.RB [ \-\-reference\-dictionary=\c .IR name ]
Several special characters are also widely portable. Except for \-, \(em, and \(ga, AT&T troff did not consistently define the characters listed below, but its descendants, like Plan 9 or Solaris troff, can be made to support them by defining them in font description files, making them aliases of existing glyphs if necessary; see groff_font(5).
.TP .BI "split \(dq" text \(dq
For maximum portability, escape sequences and special characters not listed above are better avoided in man pages.
Two macros, both GNU extensions, are called internally by the groff man package to format page headers and footers and can be redefined by the administrator in a site's man.local file (see section “Files” below). The presentation of .TH above describes the default headers and footers. Because these macros are hooks for groff man internals, man pages have no reason to call them. Such hook definitions will likely consist of “.sp” and “.tl” requests. They must also increase the page length with “.pl” requests in continuous rendering mode; .PT furthermore has the responsibility of emitting a PDF bookmark after writing the first page header in a document. Consult the existing implementations in an.tmac when drafting replacements.
To remove a page header or footer entirely, define the appropriate macro as empty rather than deleting it.
Use of the following in man pages for public distribution is discouraged.
M. Douglas McIlroy designed, implemented, and documented the AT&T man macros for Unix Version 7 (1979) and employed them to edit the first volume of its Programmer's Manual, a compilation of all man pages supplied by the system. That man supported the macros listed in this page not described as extensions, except .P and the deprecated .AT and .UC. The only strings defined were R and S; no registers were documented.
.UC appeared in 3BSD (1980). Unix System III (1980) introduced .P and exposed the registers IN and LL, which had been internal to Seventh Edition Unix man. PWB/UNIX 2.0 (1980) added the Tm string. 4BSD (1980) added lq and rq strings. SunOS 2.0 (1985) recognized C, D, P, and X registers. 4.3BSD (1986) added .AT and .P. Ninth Edition Research Unix (1986) introduced .EX and .EE. SunOS 4.0 (1988) added .SB.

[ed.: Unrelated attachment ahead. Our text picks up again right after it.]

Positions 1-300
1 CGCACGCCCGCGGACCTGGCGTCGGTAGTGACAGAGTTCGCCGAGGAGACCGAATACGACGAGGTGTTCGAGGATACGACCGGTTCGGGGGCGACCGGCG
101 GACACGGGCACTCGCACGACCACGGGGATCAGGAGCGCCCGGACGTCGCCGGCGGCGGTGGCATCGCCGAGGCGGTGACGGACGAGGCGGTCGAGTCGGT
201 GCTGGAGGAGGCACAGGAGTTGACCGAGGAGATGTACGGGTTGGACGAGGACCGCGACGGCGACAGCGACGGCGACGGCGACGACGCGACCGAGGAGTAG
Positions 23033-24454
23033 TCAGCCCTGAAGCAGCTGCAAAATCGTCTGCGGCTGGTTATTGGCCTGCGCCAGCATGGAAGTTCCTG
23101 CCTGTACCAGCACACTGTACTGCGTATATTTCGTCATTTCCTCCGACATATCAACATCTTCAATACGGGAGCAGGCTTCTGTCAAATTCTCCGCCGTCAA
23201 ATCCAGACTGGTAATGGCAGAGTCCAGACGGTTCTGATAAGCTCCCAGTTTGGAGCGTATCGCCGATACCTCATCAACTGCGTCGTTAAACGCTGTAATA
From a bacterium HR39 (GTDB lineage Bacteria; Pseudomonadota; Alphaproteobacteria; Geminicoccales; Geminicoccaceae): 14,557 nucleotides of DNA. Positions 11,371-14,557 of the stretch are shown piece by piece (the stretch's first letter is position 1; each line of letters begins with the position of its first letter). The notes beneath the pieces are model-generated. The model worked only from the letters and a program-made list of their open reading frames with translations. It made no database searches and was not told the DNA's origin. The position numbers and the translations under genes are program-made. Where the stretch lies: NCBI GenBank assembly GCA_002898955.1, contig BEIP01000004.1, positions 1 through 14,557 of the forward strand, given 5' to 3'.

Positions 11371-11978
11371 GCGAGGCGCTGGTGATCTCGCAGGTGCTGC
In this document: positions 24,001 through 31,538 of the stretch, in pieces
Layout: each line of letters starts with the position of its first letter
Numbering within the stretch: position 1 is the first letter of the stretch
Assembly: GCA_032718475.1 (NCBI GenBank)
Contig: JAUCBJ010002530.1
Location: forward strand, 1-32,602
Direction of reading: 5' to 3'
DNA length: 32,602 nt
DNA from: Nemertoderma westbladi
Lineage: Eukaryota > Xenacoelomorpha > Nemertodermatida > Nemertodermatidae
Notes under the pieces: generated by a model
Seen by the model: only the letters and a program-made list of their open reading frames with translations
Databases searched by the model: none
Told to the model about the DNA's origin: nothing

The foregoing features were what James Clark implemented in early
versions of groff. Later, groff 1.20 (2009) originated
.SY/.YS, .TQ, .MT/.ME, and
.UR/.UE. Plan 9 from User Space's troff
introduced .MR in 2020.
The following groff options set registers (with -r) and strings (with -d) recognized and used by the man macro package. To ensure rendering consistent with output device capabilities and reader preferences, man pages should never manipulate them.
.\" Use narrower indentation on terminals and similar. .if n .nr IN 4n .\" Put only one space after the end of a sentence. .ss 12 0 \" See groff(7). .\" Keep pages narrow even on wide terminals. .if n .if \n[LL]>78n .nr LL 78n .\" Ensure hyperlinks are enabled for terminals. .nr U 1
.soquiet \V[XDG_CONFIG_HOME]/man.local .soquiet \V[HOME]/.man.local
Some tips on troubleshooting your man pages follow.
|To get a “literal”...||...should be input.|
|Instead of...||...should be considered.|
|.BI "" italic-text bold-text||.IB italic-text bold-text|
|.TH foo 1 "" "foo 1.2.3"||.TH foo 1 yyyy-mm-dd "foo 1.2.3"|
|.IP "" 4n||.IP|
|.IP "" 4n||.RS 4n|
|.B one two "" three||.B one two three|
|Instead of...||...should be considered.|
|.IP \(bu 4n||.IP \(bu 4n|
|.IP \(bu 4n||.IP \(bu|
|Instead of...||...do this.|
|.ds EL \&.\|.\|.||Arguments are|
|Arguments are||.IR src-file\~ .\|.\|.\&|
|.IR src-file\~ \*(EL\&||.IR dest-dir .|
|.IR dest-dir .|
The initial GNU implementation of the man macro package was
written by James Clark. Later, Werner
Lemberg supplied the S, LT, and cR registers, the
last a 4.3BSD-Reno mdoc(7) feature.
Larry Kollar added the
FT, HY, and SN registers; the HF string; and the
PT and BT macros.
Robinson implemented the AD and MF strings; CS,
CT, and U registers; and the MR macro. Except for
.SB, the extension macros were written by Lemberg,
Eric S. Raymond, and
This document was originally written for the Debian GNU/Linux system by Susan G. Kleinmann. It was corrected and updated by Lemberg and Robinson. The extension macros were documented by Raymond and Robinson. Raymond also originated the portability section, to which Ingo Schwarze contributed most of the material on escape sequences.
gtbl(1), geqn(1), and grefer(1) are preprocessors used with man pages. man(1) describes the man page librarian on your system. groff_mdoc(7) details the groff version of the BSD-originated alternative macro package for man pages.
groff_man(7), groff(7), groff_char(7), man(7)
|1 November 2023||groff 1.23.0|